Enter Hernán Cortés. Like many conquistadores he came of age in a golden age of violence and glory. In the late 15th Century, the Moors were expelled from Spain and many Jews forced into conversion (and those that didn’t were handled by Torquemada and his inquisitors). Between religious cleansing, Columbus’ discoveries and the unification of the Spanish crown, much opportunity existed for ambitious, courageous men.

El Cuadillo

Cortés, of a minor noble family in Medellín, Extremadura, arrived in Cuba via Salamanca and Seville, when he was eighteen. Displaying wit, foresight, and intelligence, he became a favorite of Diego Velasquez, the governor of Cuba, working up the ranks as a notary, secretary, treasurer, and magistrate, then as an encomienda lord and mine baron. He could read and quote Latin as well as popular ballads. A physical, intellectual, and engaging presence, Cortés rose to power on the strength of his Renaissance Man qualities, which is why Governor Valesquez named him caudillo of a commercial expedition to the Yucatan.

But it quickly became clear to the Governor that the caudillo was exceeding his authority. In bringing horses and cannon it seemed to all Cortés had long-term plans to establish a colony. A messenger sent to relieve Cortés of authority was murdered en route and all a port city’s meat taken by Cortés at gunpoint. This flagrant disrespect made a lifelong enemy out of Valesquez.

Cortés’ was the not first fleet captained to explore what was beginning to be called New Spain: Francisco Hernandez de Cordoba and Juan de Grijalva had made exploratory maneuvers the year before, antagonizing the Mayans, who now challenged Cortés upon arrival. Attack dogs and artillery took care of the first wave of Indians and cannon and horses (the Mayans mistook the equine for dragons) took care of the second. The Mayans were slaughtered because their swords were made from obsidian rather than metal—built to wound, not kill (the Mexica would have the same problem). The Spanish reliance on artillery was anathema to the Indians, who believed it dishonorable to strike from a distance. Thus both technology and the playbook were to the Spanish advantage.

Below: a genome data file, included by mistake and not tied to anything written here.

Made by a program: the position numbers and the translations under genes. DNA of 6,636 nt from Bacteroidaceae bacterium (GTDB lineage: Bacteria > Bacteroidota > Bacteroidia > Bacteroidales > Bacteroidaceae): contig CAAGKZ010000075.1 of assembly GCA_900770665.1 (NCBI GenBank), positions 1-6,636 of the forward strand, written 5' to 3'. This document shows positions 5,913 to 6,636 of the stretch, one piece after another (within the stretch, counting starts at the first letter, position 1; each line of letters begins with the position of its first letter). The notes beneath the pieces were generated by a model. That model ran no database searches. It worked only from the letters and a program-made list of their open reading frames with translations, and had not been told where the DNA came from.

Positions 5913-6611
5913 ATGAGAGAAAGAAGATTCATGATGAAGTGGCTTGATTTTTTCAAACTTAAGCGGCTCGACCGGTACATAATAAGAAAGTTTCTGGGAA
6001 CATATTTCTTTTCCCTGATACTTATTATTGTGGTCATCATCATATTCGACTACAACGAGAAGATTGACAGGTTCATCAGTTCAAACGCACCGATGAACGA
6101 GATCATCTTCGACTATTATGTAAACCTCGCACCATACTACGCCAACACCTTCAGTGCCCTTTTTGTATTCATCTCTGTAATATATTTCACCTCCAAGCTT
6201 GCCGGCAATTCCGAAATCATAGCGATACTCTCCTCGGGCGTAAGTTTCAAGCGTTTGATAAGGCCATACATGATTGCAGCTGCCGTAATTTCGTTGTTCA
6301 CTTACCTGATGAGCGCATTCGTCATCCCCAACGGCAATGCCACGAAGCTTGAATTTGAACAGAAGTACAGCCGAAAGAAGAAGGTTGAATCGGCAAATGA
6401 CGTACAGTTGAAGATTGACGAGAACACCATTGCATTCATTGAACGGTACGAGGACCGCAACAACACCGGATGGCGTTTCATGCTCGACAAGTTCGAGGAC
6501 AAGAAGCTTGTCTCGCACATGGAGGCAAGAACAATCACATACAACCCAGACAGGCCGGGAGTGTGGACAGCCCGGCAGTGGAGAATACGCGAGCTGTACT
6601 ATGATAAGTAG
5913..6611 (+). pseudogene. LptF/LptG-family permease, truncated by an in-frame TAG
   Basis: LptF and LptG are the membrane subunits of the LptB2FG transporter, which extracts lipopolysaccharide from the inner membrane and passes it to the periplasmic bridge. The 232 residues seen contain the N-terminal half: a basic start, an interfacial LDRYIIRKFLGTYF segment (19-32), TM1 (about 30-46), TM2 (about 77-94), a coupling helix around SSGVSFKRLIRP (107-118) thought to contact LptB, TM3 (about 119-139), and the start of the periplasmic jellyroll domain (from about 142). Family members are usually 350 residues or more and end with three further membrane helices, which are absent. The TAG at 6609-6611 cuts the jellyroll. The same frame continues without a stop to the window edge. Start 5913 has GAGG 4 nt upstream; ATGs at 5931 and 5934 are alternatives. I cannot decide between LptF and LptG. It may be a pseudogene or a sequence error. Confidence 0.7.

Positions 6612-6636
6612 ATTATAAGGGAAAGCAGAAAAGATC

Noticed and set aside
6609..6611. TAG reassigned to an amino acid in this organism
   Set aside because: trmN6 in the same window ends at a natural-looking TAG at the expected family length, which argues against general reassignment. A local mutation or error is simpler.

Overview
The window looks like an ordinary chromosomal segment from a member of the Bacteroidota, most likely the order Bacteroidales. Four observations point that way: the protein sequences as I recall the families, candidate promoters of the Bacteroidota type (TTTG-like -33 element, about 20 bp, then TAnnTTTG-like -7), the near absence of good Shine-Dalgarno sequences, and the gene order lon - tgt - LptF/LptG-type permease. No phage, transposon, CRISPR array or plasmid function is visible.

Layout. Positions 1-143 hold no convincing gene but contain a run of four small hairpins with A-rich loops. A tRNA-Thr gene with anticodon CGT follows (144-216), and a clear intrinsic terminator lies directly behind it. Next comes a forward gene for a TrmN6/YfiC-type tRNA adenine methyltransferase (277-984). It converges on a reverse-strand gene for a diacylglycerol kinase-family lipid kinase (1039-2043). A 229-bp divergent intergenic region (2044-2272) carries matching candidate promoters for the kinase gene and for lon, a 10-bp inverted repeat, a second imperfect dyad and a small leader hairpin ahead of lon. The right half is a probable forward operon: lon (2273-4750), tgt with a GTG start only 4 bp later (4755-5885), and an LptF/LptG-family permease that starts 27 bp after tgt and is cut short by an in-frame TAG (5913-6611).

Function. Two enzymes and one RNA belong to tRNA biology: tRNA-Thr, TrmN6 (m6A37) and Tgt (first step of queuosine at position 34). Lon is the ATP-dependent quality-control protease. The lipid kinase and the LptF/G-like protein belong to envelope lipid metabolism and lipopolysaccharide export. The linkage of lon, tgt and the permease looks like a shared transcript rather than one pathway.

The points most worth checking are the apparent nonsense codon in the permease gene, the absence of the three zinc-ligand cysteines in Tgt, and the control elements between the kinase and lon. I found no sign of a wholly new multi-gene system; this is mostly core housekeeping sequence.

Slowly, Cortés and his men moved up the coast, reading out the Requerimiento to perplexed audiences, building settlements and demanding gold (which they received when available in exchange for beads, looking glasses, pins, needles, and scissors— obviously the events at hand antecede the concept of fair trade).


Meanwhile, Cortés’ troublemaking was beginning to freak out the Mexican emperor, Montezuma. It was bad enough that this foreign army had cannon that “deafened the Indians and made trees vanish,” as well as “‘deer’ which bore the visitors on their backs” and dogs with “great hanging jowls and blazing yellow eyes.” The worst of it was the possibility the visitor might have been an “immortal… sent from heaven.” This foreign leader dressed in black resembled Quetzalcoatl, a bearded god, “the warrior of the dawn,” a morning star, the one deity philosophically opposed to human sacrifice. The fact that that year in the Mexican calendar, “I-Reed,” Quetzalcoatl was ascendant, suggested a very bad portent indeed.